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[Defense] Design and Implementation of a City-based Model for Simulating COVID-19 Spread

Thursday, April 21, 2022

2:45 pm - 4:00 pm

In Partial Fulfillment of the Requirements for the Master of Science
Hoang Vo
will defend his thesis
Design and Implementation of a City-based Model for Simulating COVID-19 Spread


Since 2019, COVID-19 has challenged health worldwide. To better understand the disease, scientists developed agent-based and other models to simulate the spread of COVD-19. Simulations with agent-based models have become popular in recent years due to the development of new technologies and novel programming resources. Agent-based models create agents and let agents interact with each other based on a set of rules. Thanks to simulated results of agent-based models, scientists can better understand the spread of the disease and were able to evaluate the effectiveness of particular measures against the spread of COVID-19. This thesis designed and implemented a city-based, agent-based model named COVID19-CBABM to simulate the spread of COVID-19. The model simulates the spread of the pandemic disease inside a particular city based on given information about its population and its point-of-interests which are visited by people, living in this city. COVID19-CBABM has two types of agents: human agents and point-of-interest agents. Human agents mimic movements and behaviors of citizens while point-of-interest agents model houses, schools, hospitals, offices and other places in the city. COVID19-CBABM also reuses the SEIHRD framework to model how Coronavirus is transmitted among human hosts. The model was initially developed to simulate the COVID-19 spread in New York City. We employed the Mesa framework to create an agent-based model in python 3.7. Mesa uses built-in components and customized classes to generate the agents in COVID19-CBABM. To evaluate the COVID19-CBABM model, we compared the simulated results with actual data of COVID-19 spread in New York City in August 2021. We also analyzed to which extent the developed model can be reused to simulate spread of COVID-19 in other cities, such as Houston. One challenge of such a reuse is to adapt model parameters that have been estimated based on New York City data, to match the specific characteristics of Houston.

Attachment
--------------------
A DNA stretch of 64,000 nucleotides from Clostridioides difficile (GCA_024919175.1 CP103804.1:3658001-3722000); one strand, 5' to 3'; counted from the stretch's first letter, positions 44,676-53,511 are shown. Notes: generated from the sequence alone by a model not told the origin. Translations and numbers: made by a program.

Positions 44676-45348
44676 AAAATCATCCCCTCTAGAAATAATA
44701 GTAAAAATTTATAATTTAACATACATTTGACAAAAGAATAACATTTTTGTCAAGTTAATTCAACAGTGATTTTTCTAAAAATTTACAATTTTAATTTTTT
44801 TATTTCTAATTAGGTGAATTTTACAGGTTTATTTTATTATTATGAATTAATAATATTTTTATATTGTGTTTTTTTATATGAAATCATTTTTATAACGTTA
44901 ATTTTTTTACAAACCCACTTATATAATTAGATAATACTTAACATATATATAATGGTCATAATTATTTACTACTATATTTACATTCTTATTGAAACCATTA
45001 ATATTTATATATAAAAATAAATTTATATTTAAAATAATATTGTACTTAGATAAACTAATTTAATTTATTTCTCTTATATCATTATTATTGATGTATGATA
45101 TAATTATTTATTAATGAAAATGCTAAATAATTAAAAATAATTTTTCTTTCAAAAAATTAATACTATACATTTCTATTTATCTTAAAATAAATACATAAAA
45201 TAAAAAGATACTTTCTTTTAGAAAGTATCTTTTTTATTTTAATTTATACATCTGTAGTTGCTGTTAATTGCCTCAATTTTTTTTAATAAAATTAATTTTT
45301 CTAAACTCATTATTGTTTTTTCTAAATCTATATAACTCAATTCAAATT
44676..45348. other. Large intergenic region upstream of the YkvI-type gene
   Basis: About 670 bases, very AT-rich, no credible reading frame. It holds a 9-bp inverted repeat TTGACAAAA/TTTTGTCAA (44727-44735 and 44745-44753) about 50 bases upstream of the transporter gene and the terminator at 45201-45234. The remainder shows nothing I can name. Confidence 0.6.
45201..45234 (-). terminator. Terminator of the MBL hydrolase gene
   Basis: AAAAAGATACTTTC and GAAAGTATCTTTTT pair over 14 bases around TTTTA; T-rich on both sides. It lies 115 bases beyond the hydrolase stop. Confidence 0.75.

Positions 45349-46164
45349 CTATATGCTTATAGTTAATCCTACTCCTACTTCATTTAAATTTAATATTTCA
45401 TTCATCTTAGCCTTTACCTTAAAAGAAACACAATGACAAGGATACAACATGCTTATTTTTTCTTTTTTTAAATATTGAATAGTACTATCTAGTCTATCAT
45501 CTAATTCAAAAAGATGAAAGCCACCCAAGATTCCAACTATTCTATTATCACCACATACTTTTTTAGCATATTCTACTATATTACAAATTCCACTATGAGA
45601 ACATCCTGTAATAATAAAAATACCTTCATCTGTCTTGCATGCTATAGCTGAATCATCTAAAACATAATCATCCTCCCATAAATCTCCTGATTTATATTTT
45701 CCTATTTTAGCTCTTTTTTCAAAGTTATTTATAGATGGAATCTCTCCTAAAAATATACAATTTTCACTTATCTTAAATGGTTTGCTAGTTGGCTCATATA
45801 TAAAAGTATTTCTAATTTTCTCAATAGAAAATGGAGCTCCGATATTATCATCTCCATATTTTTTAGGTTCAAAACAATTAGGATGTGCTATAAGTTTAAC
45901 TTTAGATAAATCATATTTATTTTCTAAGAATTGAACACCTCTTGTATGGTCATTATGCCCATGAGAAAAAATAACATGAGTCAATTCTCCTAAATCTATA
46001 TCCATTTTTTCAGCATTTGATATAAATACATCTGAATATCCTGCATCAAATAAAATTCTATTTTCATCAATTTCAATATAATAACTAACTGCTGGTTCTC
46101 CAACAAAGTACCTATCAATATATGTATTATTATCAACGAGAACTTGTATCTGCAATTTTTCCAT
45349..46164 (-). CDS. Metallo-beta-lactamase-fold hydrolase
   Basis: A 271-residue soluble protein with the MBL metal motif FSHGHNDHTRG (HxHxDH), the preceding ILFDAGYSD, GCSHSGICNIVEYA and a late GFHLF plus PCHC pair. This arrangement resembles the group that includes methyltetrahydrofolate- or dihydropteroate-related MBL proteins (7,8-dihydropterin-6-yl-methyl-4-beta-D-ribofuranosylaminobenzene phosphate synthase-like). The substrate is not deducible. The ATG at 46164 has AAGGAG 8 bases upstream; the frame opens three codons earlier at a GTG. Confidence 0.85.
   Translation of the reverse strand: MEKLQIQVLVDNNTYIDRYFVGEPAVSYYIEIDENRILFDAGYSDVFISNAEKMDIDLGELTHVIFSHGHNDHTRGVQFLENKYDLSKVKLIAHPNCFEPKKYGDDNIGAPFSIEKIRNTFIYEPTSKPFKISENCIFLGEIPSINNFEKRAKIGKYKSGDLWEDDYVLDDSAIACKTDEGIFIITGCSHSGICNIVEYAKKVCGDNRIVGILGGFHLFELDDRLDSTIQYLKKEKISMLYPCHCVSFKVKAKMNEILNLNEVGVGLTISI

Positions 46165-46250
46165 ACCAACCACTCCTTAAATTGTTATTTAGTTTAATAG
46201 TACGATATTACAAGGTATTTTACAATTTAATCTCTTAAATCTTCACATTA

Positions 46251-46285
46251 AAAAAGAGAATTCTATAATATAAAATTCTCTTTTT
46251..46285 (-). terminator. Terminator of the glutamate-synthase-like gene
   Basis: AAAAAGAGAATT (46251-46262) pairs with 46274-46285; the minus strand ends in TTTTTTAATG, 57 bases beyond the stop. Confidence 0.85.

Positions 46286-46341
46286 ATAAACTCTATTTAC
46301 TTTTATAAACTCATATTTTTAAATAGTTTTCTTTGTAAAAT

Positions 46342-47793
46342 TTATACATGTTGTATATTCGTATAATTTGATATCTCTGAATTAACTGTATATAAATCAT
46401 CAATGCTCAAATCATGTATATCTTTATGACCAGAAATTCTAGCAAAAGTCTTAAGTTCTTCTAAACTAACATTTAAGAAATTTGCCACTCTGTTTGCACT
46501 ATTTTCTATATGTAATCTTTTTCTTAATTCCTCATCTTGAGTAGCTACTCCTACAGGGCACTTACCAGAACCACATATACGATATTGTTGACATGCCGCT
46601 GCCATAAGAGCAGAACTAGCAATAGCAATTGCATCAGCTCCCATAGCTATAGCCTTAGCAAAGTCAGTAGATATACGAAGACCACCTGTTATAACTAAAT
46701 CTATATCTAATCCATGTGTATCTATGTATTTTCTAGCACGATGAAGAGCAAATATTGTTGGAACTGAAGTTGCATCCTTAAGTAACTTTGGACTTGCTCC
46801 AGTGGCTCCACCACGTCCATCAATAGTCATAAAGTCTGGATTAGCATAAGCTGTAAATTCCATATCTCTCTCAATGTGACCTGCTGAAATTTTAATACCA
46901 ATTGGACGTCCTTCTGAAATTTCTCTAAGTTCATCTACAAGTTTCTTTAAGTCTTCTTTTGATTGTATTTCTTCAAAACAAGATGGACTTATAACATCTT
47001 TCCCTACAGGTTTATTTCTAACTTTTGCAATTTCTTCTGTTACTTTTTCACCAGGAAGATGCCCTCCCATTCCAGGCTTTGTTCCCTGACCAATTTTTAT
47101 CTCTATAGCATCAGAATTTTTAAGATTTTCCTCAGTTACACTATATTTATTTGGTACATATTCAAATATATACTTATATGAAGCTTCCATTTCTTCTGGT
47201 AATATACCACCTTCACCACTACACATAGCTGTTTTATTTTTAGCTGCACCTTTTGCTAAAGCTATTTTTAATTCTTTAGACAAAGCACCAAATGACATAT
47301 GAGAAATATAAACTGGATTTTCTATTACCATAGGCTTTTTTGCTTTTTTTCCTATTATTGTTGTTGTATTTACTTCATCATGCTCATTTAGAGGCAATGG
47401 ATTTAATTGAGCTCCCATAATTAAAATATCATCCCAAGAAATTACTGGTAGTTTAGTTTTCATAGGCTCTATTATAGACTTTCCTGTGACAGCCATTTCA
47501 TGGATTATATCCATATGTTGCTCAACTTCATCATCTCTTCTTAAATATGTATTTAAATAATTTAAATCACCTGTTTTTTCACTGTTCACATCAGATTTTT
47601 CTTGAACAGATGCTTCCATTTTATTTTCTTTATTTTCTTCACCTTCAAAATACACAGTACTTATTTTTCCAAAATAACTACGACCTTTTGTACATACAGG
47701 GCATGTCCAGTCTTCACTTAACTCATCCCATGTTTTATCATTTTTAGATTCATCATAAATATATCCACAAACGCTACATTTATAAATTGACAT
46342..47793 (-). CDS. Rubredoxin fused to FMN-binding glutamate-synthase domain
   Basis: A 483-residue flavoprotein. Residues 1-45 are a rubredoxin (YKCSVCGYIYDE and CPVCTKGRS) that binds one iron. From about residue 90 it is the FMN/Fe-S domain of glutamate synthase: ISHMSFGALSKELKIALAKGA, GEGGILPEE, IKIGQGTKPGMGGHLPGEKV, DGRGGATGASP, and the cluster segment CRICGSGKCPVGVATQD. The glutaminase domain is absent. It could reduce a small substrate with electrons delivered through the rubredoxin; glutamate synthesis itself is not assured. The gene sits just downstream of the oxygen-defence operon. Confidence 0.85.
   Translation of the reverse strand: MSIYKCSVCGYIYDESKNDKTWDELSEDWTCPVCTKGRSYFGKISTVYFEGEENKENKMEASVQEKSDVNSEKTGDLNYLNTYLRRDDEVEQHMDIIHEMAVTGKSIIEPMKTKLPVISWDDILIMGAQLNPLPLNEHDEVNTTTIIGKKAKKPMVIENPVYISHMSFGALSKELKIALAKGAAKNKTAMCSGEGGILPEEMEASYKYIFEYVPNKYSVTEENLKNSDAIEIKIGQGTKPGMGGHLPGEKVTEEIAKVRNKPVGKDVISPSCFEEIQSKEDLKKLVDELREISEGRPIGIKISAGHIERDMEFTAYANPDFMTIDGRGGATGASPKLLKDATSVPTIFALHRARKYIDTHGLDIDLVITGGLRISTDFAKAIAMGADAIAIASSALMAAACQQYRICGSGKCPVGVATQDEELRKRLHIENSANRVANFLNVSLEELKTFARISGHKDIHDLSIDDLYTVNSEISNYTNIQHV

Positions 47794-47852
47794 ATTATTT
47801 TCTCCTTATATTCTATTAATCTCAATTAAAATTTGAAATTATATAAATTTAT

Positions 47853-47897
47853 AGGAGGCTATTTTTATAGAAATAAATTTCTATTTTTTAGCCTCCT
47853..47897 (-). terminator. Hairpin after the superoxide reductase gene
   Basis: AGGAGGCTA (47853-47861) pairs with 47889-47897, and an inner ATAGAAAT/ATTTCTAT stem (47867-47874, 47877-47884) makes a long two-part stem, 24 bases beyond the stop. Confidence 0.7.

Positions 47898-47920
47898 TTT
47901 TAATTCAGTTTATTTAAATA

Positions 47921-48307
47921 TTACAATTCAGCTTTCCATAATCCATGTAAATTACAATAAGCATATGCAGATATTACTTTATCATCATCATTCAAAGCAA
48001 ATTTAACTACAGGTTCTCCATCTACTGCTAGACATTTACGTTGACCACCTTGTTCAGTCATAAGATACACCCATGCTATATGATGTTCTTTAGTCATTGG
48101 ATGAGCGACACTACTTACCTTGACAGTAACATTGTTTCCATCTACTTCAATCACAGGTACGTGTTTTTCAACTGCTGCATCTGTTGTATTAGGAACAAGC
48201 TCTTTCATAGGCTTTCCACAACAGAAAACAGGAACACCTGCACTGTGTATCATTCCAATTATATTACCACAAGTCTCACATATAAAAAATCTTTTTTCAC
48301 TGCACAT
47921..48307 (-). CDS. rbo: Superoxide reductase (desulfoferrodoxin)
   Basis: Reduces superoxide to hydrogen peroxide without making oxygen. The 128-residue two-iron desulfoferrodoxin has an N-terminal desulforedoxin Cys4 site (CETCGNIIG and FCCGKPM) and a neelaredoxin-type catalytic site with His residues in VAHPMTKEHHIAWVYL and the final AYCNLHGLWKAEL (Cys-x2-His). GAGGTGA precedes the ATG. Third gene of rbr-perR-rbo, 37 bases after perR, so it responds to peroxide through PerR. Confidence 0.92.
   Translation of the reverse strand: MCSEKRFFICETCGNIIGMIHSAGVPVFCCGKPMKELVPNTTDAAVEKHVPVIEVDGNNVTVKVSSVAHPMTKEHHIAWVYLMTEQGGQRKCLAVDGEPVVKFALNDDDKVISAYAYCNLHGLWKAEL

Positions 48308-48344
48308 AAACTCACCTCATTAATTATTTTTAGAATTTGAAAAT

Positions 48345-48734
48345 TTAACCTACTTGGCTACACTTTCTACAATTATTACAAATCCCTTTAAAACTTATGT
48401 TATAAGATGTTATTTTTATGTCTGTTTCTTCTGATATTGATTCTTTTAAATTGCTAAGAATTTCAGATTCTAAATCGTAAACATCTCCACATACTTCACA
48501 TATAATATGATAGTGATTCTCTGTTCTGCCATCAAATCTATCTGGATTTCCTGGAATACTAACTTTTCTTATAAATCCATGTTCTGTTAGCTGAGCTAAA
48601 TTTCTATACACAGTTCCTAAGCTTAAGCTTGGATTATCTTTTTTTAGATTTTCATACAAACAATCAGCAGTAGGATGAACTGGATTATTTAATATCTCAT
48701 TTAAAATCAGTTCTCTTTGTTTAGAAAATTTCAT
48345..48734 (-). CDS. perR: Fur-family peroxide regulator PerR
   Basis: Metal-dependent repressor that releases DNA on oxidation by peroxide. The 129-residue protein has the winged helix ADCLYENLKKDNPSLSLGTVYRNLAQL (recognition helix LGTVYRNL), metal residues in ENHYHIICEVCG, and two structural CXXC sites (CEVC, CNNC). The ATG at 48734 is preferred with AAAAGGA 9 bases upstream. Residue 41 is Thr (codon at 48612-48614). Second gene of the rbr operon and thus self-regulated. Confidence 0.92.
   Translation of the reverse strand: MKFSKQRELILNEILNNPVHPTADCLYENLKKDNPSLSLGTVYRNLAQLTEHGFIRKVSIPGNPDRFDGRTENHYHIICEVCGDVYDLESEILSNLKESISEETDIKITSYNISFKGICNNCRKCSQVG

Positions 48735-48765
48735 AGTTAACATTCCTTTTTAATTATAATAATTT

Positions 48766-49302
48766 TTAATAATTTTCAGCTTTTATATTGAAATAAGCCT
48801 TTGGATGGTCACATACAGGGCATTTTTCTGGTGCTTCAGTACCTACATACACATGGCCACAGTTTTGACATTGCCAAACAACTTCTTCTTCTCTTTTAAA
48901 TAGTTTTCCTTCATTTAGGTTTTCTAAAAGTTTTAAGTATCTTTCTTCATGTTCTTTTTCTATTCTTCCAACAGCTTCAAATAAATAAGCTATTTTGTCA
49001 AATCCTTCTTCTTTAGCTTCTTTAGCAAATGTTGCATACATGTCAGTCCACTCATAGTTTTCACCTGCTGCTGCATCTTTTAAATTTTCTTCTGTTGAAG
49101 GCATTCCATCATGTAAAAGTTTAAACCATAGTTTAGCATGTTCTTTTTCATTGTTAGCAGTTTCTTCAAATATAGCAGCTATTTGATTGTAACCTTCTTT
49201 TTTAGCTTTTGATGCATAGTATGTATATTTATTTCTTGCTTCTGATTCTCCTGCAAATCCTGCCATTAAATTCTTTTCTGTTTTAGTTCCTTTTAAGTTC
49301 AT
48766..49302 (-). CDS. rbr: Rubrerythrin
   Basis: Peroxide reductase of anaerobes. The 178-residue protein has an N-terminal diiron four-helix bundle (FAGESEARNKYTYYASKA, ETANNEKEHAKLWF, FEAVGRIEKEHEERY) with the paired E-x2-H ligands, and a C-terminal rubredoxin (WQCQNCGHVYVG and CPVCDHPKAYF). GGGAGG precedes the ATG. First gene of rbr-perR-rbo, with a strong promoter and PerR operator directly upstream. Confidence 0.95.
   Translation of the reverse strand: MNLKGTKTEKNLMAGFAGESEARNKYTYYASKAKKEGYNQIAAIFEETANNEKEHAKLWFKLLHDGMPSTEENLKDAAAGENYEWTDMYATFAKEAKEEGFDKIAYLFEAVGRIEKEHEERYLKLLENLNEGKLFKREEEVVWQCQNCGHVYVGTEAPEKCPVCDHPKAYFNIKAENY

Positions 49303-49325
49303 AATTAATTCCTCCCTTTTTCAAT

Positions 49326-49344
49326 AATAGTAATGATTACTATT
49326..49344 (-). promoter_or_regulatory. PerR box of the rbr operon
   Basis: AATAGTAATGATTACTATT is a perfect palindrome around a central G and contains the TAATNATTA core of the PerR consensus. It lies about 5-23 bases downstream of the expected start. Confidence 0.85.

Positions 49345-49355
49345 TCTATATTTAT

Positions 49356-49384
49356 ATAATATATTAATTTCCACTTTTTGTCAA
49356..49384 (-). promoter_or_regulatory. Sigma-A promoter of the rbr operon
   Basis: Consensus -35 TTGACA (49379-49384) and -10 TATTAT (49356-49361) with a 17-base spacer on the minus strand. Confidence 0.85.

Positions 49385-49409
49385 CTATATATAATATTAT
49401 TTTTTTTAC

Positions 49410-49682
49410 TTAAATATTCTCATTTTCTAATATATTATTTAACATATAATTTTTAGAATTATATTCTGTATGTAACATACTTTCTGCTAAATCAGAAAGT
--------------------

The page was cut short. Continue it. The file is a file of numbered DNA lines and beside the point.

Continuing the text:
Thursday, April 21, 2022
2:45PM - 4:00PM CT
Online via MS Teams

Dr. Christoph Eick, thesis advisor

Faculty, students and the general public are invited.

Masters Thesis Defense